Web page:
Sidewalk and Sidepath Hazards

  • Riding on sidewalk/sidepath compared to riding on road increases collision risk by a factor of:

  • 1.8 (California; Wachtel and Lewiston 1994)

  • 2.7 (Eugene, OR, 1979)

  • 4.7 (California, 1974)

  • 3.4 (Sweden; Linderholm 1984)

  • 2.4-8.6 (Finland, Sweden, & Norway; Leden 1988)

  • 3.9 (Denmark; Jensen, Andersen, Nielsen 1997)

  • 1.7 to 5 (Germany; Schnull, Alrutz et al 1993)

  • Riding against traffic on sidewalk or sidepath (“cycle-track”) is significantly more dangerous.

Paul Schimek, 2001

D. Gutierrez & B. P. DeSousa, 2003


Teaching your kids a parents guide to bicycle operation by fred oswald bicycling safety instructor cycle safety

Secondary zone

Primary zone of vigilance

STOP

Don’t ride Wrong Way or on sidewalk!

Stay in traffic lane to be seen

Fred Oswald, Jun 2003


Teaching your kids a parents guide to bicycle operation by fred oswald bicycling safety instructor cycle safety

Proper Lane Positioning

An essential skill for cyclists

Narrow Lane Road or Downhill – Control the Lane

Cyclists have legal right and safety obligation to use the full lane when too narrow to share with motor vehicles

Photo by Wayne Pein

Photo by R. Woodward

Fred Oswald

Aug 2003


Teaching your kids a parents guide to bicycle operation by fred oswald bicycling safety instructor cycle safety

Teaching Children

  • Don’t abandon tricycle too early

  • Start with small bike, seat low

  • Take off pedals (use bike as scooter)

  • Ride on the right

  • Ride behind child to teach

  • Teach bicycle driving

  • Supervise your child

A bike is not a toy. It’s a child’s first vehicle.

Fred Oswald,

Mar 2005


Teaching your kids a parents guide to bicycle operation by fred oswald bicycling safety instructor cycle safety

Teaching Children

  • Most common collision is ‘ride-out’.

  • Kids are not small adults

    • lack experience

    • peripheral vision

    • coordination.

  • Teach Skills

    • Ride on right.

    • Right of way & yielding (look left, right, left).

    • Scan behind & yield before lateral move.

    • Turn signals.

    • Merging to left turn lane position.

    • Pass parked cars outside ‘door zone’.

A bike is not a toy. It’s a child’s first vehicle.

Fred Oswald,

Sep 2002


Teaching your kids a parents guide to bicycle operation by fred oswald bicycling safety instructor cycle safety

Teaching Children

A bike is not a toy. It’s a child’s first vehicle.

Fred Oswald,

Sep 2002


Teaching your kids a parents guide to bicycle operation by fred oswald bicycling safety instructor cycle safety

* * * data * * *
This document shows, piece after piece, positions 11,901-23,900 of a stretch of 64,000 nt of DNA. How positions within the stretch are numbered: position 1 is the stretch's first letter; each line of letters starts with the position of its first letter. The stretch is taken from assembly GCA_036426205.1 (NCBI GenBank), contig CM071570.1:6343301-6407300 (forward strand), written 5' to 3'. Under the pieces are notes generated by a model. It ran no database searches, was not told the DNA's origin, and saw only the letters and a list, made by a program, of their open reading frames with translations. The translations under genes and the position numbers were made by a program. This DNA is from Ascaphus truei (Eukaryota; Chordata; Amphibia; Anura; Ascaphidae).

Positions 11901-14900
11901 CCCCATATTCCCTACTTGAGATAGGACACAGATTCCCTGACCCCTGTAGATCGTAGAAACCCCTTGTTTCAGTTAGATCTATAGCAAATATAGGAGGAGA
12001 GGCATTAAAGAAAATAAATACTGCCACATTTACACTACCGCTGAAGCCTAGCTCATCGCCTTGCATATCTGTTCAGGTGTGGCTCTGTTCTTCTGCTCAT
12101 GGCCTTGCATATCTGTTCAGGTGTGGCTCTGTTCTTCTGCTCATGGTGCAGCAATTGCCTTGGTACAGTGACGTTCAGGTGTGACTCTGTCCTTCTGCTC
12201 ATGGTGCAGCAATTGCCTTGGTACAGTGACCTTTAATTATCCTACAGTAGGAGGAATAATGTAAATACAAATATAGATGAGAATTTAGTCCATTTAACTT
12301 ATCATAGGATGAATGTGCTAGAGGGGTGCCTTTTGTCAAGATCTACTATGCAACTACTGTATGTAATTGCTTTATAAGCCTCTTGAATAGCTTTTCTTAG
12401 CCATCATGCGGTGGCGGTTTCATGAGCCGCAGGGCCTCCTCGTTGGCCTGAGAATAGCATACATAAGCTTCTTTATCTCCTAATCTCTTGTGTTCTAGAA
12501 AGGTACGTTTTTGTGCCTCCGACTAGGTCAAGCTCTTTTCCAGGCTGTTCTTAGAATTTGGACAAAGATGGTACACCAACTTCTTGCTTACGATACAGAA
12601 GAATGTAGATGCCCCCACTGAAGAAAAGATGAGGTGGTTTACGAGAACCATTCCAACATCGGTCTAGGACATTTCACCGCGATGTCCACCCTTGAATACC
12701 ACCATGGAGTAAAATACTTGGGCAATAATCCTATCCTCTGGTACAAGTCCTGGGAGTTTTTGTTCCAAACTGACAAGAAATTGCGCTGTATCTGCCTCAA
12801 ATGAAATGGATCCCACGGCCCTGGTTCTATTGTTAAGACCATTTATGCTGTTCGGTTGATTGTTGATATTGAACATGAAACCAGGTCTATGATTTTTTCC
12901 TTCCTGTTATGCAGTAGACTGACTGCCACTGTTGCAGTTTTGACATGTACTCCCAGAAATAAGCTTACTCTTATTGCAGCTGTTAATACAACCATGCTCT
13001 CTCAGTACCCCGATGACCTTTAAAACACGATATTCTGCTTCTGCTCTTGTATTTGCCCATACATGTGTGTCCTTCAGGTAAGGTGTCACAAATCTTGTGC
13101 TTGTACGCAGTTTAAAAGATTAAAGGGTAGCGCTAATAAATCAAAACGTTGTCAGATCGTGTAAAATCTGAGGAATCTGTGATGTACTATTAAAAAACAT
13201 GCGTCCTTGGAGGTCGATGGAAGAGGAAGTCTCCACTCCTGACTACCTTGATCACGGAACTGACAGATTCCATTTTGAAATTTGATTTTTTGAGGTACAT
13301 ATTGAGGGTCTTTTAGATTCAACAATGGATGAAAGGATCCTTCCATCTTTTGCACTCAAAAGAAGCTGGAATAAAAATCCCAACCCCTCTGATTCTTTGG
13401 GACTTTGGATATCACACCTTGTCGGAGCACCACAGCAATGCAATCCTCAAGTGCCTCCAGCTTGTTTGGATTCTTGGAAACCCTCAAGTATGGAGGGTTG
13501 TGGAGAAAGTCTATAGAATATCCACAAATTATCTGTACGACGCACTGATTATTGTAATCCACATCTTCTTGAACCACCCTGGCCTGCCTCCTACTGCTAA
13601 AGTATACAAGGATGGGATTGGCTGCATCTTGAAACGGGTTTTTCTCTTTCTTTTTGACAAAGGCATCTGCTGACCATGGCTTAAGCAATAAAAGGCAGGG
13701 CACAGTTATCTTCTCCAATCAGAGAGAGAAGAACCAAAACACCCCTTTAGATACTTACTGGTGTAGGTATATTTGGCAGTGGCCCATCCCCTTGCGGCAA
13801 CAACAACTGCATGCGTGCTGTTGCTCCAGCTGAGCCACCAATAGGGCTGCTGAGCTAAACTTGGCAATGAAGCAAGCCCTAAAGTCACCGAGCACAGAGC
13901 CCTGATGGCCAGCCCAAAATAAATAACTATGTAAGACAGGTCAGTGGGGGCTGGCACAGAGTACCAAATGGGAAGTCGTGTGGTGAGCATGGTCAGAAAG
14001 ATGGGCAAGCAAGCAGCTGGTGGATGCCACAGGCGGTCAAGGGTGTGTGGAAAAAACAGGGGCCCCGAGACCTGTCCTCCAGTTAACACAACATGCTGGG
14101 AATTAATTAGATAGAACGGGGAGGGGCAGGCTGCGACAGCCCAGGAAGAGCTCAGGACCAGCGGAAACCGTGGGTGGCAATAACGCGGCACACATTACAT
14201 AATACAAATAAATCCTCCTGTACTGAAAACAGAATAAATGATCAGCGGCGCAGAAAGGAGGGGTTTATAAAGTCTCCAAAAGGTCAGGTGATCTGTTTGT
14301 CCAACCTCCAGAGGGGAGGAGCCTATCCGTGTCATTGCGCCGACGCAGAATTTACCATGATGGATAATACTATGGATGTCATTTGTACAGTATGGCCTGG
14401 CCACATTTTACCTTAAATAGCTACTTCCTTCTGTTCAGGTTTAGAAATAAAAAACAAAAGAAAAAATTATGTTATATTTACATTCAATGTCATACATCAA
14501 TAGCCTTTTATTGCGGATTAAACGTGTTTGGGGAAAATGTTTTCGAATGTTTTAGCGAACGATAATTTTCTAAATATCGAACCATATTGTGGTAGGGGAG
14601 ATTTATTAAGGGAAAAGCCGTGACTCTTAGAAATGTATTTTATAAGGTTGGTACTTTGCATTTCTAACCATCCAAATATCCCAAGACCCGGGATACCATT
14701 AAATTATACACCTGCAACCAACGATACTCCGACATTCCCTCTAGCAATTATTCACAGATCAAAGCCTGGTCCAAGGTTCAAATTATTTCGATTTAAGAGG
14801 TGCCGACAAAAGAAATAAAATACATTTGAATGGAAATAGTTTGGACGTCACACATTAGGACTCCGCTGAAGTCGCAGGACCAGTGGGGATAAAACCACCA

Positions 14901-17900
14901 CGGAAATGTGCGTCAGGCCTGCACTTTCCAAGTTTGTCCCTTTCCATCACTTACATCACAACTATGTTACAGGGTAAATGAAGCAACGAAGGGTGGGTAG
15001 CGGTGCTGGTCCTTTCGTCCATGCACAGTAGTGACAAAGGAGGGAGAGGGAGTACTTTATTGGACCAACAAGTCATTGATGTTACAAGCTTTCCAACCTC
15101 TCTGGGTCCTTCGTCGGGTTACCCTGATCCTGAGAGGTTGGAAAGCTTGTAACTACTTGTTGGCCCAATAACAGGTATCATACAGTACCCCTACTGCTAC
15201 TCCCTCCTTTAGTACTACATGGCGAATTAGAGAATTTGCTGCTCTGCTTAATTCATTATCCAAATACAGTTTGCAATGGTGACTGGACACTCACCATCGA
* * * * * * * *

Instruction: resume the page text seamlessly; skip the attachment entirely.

Teaching Children

  • Children can be trained to ride properly - - -

  • By age 8 – 2-lane residential street

  • By age 10 – 4-lane road with moderate traffic

  • By age 12 – almost anywhere

  • But ---Are the teachers knowledgeable?

A bike is not a toy. It’s a child’s first vehicle.

Fred Oswald,

Mar 2005


Teaching your kids a parents guide to bicycle operation by fred oswald bicycling safety instructor cycle safety

Teach your kids: ‘Drive your Bike!’

A bike is not a toy. It’s a child’s first vehicle.

Fred Oswald,

Sep 2002


Teaching your kids a parents guide to bicycle operation by fred oswald bicycling safety instructor cycle safety

Avoid Mistakes

  • Getting 2-wheel bike or handbrakes too soon

  • Training wheels

  • Bike too big (to “grow into”)

  • Helmet wrong fit

  • Cheap brakes

  • Riding wrong-way

  • Setting a bad example

  • Thinking bike is a toy

Photo from cover of National Highway Traffic Safety Administration, “Safe Routes to School”, DOT HS 809 497, Sep 2002.

A bike is not a toy. It’s a child’s first vehicle.

Fred Oswald,

Mar 2005


Teaching your kids a parents guide to bicycle operation by fred oswald bicycling safety instructor cycle safety

About Helmets

  • Helmet is no substitute for riding correctly (Not crashing is better than “safe crashing”)

  • Helmet must fit properly

    • Get smallest that fits without pads

    • Use pads only to customize

    • Ears, Eyes & Mouth

  • Set a good example

  • Try a “Parents Pact” so kids wear helmets

A bike is not a toy. It’s a child’s first vehicle.

Fred Oswald,

Mar 2005


Teaching your kids a parents guide to bicycle operation by fred oswald bicycling safety instructor cycle safety

Resources

  • These are generally for adults.

  • Cycling Savvy (educational program)

  • http://cyclingsavvy.com

  • Cyclecraft (book)

  • http://www.cyclecraft.org/

  • Smart Moves (several articles)

  • http://commuteorlando.com/wordpress/category/smart-moves/

  • You Lead the Dance (video)

  • http://commuteorlando.com/wordpress/2008/09/15/you-lead-the-dance/

A bike is not a toy. It’s a child’s first vehicle.

Fred Oswald,

Mar 2012


Teaching your kids a parents guide to bicycle operation by fred oswald bicycling safety instructor cycle safety

Summary

  • Much of what we learned as kids is wrong.

  • Most cycling accidents do not involve cars.

  • Most collisions involve turning / crossing traffic.

  • Proper lane position helps avoid trouble.

  • A bike is a child’s first vehicle.

Cyclists fare best when they act and

are treated as drivers of vehicles

Fred Oswald,

Sep 2002